Within the realm of social/emotional health he describes the human need for empathetic communication with ourselves and with others. In today’s society pressure has become a major contributor to stress and he suggests that perhaps if pressure directed inward and outward could be relieved then stress may be relieved as well. Spiritual health differs from person to person for some it may be a religious base others it may be a moral base with no religious ties, whatever it is for the individual Covey (1989) explains that time must be taken regularly to sit and reflect on your core, your center, your commitment to your value system, as this is where many derive their inspiration and strength from. Again, spiritualism in all its forms has engulfed western society in a huge way of late. There are any meditation and relaxation centres, there are all different types of alternative therapies available claiming to uplift and renew.

    There are even compact disks with recording of the sounds of nature available to listen to whilst in the traffic on the way to work. Many people today practice meditation, yoga, tai chi, reiki and more bringing balanced and centeredness into their lives. There is also the mental dimension which is described by Covey as the basically keeping the mind active, he explains that once school and tertiary education is finished, many stop feeding their minds and like muscles if they are not constantly used they will suffer atrophy and cease to work as well. To avoid this he suggests reading interesting books, to limit television shows, to explore new subjects, to think analytically and to write. Weiten et al, (2007) mentions many of these practice’s and categorizes them as, relaxation training & aerobic training would be physical and spiritual. Whilst appraisal and problem solving strategies would be related to mental, and final emotional strategies would be social/emotional.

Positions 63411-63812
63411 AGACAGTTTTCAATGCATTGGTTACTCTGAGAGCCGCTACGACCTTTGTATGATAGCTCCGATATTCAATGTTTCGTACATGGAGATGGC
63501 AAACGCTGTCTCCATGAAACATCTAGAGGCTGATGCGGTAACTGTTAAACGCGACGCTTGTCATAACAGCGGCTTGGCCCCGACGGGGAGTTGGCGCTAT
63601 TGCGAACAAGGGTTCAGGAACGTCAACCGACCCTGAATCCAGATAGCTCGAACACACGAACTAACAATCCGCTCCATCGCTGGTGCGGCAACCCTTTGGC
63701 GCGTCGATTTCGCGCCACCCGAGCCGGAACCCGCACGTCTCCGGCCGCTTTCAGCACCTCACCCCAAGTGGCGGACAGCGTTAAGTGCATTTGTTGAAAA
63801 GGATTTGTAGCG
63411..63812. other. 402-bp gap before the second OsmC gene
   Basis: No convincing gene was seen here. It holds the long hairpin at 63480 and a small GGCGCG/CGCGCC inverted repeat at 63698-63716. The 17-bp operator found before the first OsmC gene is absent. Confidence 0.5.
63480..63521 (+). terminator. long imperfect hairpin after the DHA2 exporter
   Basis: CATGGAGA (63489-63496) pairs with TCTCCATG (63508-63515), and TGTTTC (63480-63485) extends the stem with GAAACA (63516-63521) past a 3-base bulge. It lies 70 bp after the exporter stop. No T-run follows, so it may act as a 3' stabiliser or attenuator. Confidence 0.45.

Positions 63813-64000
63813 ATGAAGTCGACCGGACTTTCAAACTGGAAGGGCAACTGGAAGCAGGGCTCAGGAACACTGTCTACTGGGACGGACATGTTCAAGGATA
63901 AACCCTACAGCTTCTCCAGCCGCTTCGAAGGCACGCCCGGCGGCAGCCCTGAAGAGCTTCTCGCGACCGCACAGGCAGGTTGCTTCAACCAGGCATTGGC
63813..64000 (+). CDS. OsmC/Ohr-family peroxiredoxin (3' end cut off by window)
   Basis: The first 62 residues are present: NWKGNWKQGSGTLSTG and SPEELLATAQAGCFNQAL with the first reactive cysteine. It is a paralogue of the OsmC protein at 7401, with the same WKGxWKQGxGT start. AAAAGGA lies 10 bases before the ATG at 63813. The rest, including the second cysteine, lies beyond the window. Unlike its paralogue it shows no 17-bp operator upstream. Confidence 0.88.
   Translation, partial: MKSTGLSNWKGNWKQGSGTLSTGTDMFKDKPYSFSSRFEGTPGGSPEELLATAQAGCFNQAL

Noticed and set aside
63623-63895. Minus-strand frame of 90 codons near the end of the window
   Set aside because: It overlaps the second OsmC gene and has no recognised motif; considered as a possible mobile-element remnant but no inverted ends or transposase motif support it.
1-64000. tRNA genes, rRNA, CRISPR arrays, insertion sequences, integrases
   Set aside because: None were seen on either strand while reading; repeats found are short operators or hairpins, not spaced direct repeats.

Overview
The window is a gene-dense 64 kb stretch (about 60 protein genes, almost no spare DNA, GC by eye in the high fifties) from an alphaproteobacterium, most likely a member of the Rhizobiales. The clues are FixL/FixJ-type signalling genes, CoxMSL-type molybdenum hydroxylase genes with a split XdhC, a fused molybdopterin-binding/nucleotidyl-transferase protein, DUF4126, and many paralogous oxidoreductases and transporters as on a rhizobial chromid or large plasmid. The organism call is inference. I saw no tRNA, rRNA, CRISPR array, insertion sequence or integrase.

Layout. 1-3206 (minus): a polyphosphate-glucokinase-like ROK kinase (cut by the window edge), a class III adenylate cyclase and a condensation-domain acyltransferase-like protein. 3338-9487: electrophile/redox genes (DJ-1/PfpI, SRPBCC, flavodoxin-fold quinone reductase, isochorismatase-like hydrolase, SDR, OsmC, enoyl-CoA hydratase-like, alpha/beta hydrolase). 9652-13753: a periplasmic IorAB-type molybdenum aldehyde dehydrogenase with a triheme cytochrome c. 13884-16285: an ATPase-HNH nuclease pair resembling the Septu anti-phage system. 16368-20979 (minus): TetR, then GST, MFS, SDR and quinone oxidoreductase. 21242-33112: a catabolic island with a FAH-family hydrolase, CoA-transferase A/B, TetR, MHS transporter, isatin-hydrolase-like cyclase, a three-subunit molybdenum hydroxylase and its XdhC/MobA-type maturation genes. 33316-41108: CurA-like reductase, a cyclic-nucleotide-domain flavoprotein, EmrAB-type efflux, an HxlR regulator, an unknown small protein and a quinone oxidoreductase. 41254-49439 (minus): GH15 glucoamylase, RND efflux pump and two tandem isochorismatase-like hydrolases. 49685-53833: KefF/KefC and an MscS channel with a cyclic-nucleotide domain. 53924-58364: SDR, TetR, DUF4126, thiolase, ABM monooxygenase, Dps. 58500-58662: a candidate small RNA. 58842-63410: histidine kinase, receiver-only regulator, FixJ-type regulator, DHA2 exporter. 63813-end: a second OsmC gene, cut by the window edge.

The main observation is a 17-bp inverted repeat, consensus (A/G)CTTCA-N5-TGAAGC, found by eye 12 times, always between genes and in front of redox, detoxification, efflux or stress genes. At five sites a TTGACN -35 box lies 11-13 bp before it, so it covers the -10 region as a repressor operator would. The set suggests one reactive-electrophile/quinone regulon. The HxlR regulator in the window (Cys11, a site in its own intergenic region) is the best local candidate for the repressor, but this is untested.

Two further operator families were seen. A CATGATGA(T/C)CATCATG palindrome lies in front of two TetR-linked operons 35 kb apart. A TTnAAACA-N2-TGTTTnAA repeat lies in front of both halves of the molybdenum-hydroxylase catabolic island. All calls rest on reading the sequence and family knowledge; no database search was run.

In today’s western society and culture, in the twenty first century, stress has become an epidemic. It seems that every corner we turn we are faced with a new hurdle, and that every hurdle we jump is higher than the last thus causing increasingly more stress which we must learn to weave into our lives relatively seamlessly, therefore the need for stress relieving outlets has grown to massive proportions and we are forever searching for a way to balance our stress. Within this essay we have discussed the definitions of stress and how it manifests in our society.

    The link between health and stress has been explored in physiological, emotional and behavioural terms. The fact that perception plays a huge part in our processing of potentially stressful stimuli has been acknowledged and sources of stress have been identified. Furthermore, positive psychology and coping strategies have been highlighted and some examples of stress relieving activities were provided. Theories from several sources have been used to strengthen and clarify arguments. Yes, the stress of living in today’s society is heightened and it does affect people very differently, but if we spend some time getting to know ourselves and how we react to stress we can find a way to manage and cope with it proactively and effectively.


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    Collins Free Online Dictionary, (2010). Epidemic Retrieved January 29, 2010 from

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    Maddux, J. E. (2002). Stopping the ‘madness’: Positive psychology and the

    deconstruction of the illness ideology and the DSM. In C. R. Synder, & S. J. Lopez

    (Eds.), Handbook of positive psychology (pp. 13-25). New York: Oxford University Press.

    Weiten, W., Lloyd, M. A., Dunn, D. S., & Hammer, E. Y. (2009).

    Psychology applied to modern life: Adjustment in the 21st century (9th Ed.).

    Belmont, CA: Wadsworth Cengage Learning.

    Pippa McFall 167-021 p1

    Pippa McFall 167-021 p1